Developing tourism more in craft villages


(Cinet)- These villages with a hundred-year history of crafting various unique products is a rich resource to attract tourists and create more attractive tourism products.
Vietnam has about 3,000 craft villages of 53 traditional professions such as sculpture, mosaic, lacquer, rattan, ceramics, embroidery, textile etc. Hanoi claims the majority with more than 1,300 villages. Some tourism activities in crafting villages are still limited and underdeveloped due to poor road infrastructure making it difficult to approach rural villages. Besides, some villages are starting to industrialize, causing disappearance of some professions.

Tourism businesses are keen to develop villages into an important travel product, an attractive destination for visitors but what has been done is still at an insignificant level. There are professions that are gradually disappearing in the process of social development, while villages are turning into cities. Even the management of villages is unclear, some under the Department of Trade and Industry; some manage with cooperation from other agencies. Compared with other regional countries such as Thailand or Malaysia, Vietnam is clearly lagging behind, therefore not being able to develop further.

Deputy Director of the Hanoi Department of Culture, Sports and Tourism, Mai Tien Dung said that over the past few years, craft village tourism saw strong development with famous trademarks such as Bat Trang pottery, Van Phuc silk, Phu Vinh bamboo and rattan, and Trieu Khuc weaving.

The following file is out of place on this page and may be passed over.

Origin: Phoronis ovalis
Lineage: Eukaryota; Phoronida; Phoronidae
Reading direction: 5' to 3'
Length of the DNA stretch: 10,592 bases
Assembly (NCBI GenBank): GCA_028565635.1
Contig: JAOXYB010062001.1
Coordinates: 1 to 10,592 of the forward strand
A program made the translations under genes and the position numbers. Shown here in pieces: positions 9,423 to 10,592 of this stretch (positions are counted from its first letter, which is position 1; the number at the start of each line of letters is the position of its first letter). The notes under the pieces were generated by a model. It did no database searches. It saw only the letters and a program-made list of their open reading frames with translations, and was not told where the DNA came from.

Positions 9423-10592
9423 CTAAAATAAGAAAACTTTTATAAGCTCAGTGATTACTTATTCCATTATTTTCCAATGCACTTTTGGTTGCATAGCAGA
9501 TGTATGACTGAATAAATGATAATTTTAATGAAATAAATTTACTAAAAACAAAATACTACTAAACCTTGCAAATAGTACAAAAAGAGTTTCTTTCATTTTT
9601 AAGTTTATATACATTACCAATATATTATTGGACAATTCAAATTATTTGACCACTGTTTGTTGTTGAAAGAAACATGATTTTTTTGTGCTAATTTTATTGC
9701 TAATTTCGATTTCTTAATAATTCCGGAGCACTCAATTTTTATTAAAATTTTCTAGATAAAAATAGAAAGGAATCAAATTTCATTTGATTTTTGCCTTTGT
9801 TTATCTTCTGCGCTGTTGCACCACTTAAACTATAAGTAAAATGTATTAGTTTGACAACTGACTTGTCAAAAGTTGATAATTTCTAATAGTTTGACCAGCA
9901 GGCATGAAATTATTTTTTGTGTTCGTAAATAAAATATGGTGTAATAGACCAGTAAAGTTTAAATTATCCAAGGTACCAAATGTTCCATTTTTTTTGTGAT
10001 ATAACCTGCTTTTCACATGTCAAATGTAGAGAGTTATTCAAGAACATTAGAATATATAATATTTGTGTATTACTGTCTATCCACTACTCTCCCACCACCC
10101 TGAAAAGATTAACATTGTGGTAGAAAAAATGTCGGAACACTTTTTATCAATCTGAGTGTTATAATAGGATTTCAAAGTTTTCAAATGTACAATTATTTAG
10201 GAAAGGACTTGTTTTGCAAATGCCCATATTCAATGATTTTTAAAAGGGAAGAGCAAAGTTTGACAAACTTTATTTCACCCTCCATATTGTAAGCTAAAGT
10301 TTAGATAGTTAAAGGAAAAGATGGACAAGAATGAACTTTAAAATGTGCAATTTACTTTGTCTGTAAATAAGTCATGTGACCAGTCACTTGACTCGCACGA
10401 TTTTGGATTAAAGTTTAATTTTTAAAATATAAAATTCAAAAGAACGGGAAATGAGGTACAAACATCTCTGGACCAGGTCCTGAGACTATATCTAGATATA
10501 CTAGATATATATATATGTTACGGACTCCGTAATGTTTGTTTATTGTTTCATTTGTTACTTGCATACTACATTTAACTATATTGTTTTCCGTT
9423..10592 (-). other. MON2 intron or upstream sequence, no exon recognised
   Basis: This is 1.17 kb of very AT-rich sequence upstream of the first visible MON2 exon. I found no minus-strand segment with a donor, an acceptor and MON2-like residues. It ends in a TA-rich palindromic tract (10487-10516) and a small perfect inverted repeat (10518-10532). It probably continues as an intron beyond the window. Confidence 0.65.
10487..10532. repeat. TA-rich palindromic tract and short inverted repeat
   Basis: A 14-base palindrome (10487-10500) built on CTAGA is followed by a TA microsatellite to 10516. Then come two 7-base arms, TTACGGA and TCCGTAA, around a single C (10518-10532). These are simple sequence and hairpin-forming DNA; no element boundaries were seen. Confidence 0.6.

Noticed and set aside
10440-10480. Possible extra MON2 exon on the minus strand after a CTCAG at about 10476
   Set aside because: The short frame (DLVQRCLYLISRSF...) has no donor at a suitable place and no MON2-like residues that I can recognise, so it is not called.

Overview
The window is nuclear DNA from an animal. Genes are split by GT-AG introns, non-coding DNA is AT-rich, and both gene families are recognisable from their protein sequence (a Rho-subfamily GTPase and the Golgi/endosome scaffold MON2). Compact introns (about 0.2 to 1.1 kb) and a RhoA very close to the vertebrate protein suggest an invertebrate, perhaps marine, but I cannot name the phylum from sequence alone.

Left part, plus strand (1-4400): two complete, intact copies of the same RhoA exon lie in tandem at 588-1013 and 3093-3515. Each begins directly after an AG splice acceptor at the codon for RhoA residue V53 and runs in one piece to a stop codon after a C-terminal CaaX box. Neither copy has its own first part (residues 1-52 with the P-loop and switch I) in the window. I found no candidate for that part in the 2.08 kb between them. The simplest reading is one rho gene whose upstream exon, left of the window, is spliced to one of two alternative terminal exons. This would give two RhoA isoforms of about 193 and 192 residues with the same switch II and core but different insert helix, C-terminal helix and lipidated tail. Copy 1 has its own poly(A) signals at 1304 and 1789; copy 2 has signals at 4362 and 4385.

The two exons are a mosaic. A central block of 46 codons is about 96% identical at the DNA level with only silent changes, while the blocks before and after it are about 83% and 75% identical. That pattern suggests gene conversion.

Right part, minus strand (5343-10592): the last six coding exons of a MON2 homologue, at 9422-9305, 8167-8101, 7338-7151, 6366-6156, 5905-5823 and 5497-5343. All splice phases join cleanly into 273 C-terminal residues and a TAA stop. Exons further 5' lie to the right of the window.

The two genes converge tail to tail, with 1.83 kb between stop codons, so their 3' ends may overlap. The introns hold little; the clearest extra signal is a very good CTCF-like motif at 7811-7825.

Every year, the Hanoi Department of Trade and Industry and Department of Culture, Sports and Tourism organize training courses for Bat Trang people on product design, sales; however, these activities have not been of much help. Artisan Pham Quang Huy of Bat Trang pottery village said those courses did not have real value. Besides, artisans could not live on their profession and hadn’t properly honoured so it’s difficult for them to pass on their profession.

From the perspective of travel agents, in addition to the direct linkage between tourism businesses with villages, it’s also important to pay attention to creating added value for craft villages from their products.

For artisans, art works is their spiritual child born from devotion and affection, therefore art works are always unique, cannot be confused with products elsewhere. What visitors want to see are authentic art works made by artisans and skilled craftsmen. To develop advantages of traditional craft villages as well as its unique identity, it’s crucial for authorities of all levels to establish effective policies to support the development of village tourism to create products attractive to visitors.